Austin Harrouff faces two counts of first degree murder in Florida for the fatal stabbings of John Stevens and Michelle Mishcon on August 15, 2016. The case was widely publicized after police investigators said that when they apprehended Harrouff, he was on top of Stevens, biting his face.
Ever since, Harrouff’s attorneys have been involved in a two year legal battle with CBS over unpublished excerpts of an interview CBS obtained between talk-show host Dr. Phil McGraw and Harrouff, conducted at the St. Mary’s Medical Center just days after his arrest. CBS aired clips from the interview on Dr. Phil’s show in which Harrouff claimed that he did not remember much from the night of the incident, but said it was “like a nightmare” and that he “never wanted it to happen.” CBS later released an edited 22-minute version of the interview.
Harrouff’s lawyers argued that the full recording, including the outstanding 8 minutes of unpublished material, should be released so that their expert could make sure that Harrouff was not coached by McGraw or his staff during the interview in order to evaluate the defendant’s anticipated insanity defense. CBS argued that there was no dialogue between Harrouff and McGraw during the 8 minutes of unpublished material. In September 2017, the trial judge in Florida ruled that the recording was essential to Harrouff’s defense and ordered that the full recording be released. Harrouff subsequently issued a subpoena to CBS in California for the full recording.
California has a robust “shield law” for the press which provides an immunity from being held in contempt to reporters, editors, publishers, and other press-related individuals and organizations as embodied in the California Constitution, Article I, Section 2(b) and California Evidence Code § 1070. The shield law protects both confidential sources of information and “unpublished information” including notes, outtakes, photographs, audio recordings, or videos that have not been transmitted to the public.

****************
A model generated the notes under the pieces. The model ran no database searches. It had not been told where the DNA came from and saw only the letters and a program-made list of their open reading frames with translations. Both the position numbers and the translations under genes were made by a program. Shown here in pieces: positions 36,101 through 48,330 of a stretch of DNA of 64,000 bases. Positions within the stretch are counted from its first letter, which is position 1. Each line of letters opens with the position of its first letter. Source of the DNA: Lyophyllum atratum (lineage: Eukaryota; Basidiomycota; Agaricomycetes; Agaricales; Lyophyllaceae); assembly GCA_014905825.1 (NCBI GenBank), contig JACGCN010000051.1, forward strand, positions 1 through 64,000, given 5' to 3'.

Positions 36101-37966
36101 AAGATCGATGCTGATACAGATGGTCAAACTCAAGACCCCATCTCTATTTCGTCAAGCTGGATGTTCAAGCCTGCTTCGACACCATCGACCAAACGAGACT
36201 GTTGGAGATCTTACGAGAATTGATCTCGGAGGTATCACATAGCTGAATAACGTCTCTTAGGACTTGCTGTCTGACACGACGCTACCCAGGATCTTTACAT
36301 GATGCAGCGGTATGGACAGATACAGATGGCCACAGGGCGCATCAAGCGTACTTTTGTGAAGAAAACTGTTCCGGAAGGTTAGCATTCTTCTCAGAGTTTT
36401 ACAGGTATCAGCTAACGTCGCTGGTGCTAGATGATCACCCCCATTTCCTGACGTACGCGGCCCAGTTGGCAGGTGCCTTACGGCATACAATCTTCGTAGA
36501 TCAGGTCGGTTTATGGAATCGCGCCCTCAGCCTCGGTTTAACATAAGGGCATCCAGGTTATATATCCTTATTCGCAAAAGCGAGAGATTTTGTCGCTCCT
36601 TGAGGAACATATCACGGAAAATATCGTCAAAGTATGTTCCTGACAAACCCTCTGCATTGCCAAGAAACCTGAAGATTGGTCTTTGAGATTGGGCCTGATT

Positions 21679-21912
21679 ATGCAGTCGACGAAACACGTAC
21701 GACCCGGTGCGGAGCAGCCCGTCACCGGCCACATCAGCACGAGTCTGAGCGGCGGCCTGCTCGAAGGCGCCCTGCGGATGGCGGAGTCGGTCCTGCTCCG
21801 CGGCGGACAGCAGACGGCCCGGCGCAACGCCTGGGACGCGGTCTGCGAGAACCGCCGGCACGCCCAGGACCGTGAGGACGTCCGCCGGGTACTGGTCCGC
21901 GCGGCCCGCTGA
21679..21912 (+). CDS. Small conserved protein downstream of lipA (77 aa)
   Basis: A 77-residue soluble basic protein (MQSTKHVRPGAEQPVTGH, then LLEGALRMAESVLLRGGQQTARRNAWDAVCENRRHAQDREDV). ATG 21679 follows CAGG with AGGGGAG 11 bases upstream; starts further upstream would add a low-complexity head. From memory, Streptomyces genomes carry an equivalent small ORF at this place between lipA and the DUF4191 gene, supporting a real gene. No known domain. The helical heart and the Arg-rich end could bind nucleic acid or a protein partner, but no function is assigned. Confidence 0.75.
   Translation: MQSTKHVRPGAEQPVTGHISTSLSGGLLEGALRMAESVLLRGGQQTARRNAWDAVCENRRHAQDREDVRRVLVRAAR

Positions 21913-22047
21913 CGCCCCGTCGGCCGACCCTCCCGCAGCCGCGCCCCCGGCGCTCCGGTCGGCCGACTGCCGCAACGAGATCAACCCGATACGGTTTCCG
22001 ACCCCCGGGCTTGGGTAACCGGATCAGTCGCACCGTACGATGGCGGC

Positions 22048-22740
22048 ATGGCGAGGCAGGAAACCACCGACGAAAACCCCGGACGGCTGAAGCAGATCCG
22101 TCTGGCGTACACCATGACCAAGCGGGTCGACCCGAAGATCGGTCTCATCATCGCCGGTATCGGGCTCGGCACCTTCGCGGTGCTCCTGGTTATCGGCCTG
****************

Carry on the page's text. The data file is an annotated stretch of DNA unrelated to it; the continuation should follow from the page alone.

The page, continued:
California courts have applied the shield law differently in various contexts. For example, in civil suits where the press is a non-party, the immunity from contempt is absolute. New York Times v. Superior Court, 51 Cal. 3d 453 (1990). Similarly, in a criminal case, the shield law is also absolute where the prosecution seeks confidential or unpublished information from the press. Miller v. Superior Court, 21 Cal. 4th 883 (1999).
Where, as here, however, when a criminal defendant seeks information from the press protected by the shield law, the criminal defendant must first establish “a reasonable possibility that the information will materially assist his defense.” If that threshold is met, then the California Supreme Court has set forth a balancing test to determine whether the defendant’s federal constitutional right to a fair trial preempts California’s shield law immunity. Delaney v. Superior Court, 50 Cal. 3d 785 (1990). The factors considered are (1) whether the unpublished information is confidential or sensitive; (2) the interests sought to be protected by the shield law; (3) the importance of the information to the criminal defendant; and (4) whether there is an alternative source for the unpublished information.
In the Harrouff case, the California court concluded that the subpoena to CBS was subject to California’s Press Shield Law and held that Harrouff was unable to make the requisite threshold showing of “a reasonable possibility” that the information would assist his defense. The court determined that Harrouff had failed to prove that the 8 minutes of outstanding video, “which does not contain any interactions or questions towards Harrouff or otherwise capture his behavior or demeanor,” was sufficiently relevant to Harouff’s defense to overcome shield law immunity.
The case is State of Florida v. Harrouff, Los Angeles Superior Court, Case No. BS172573.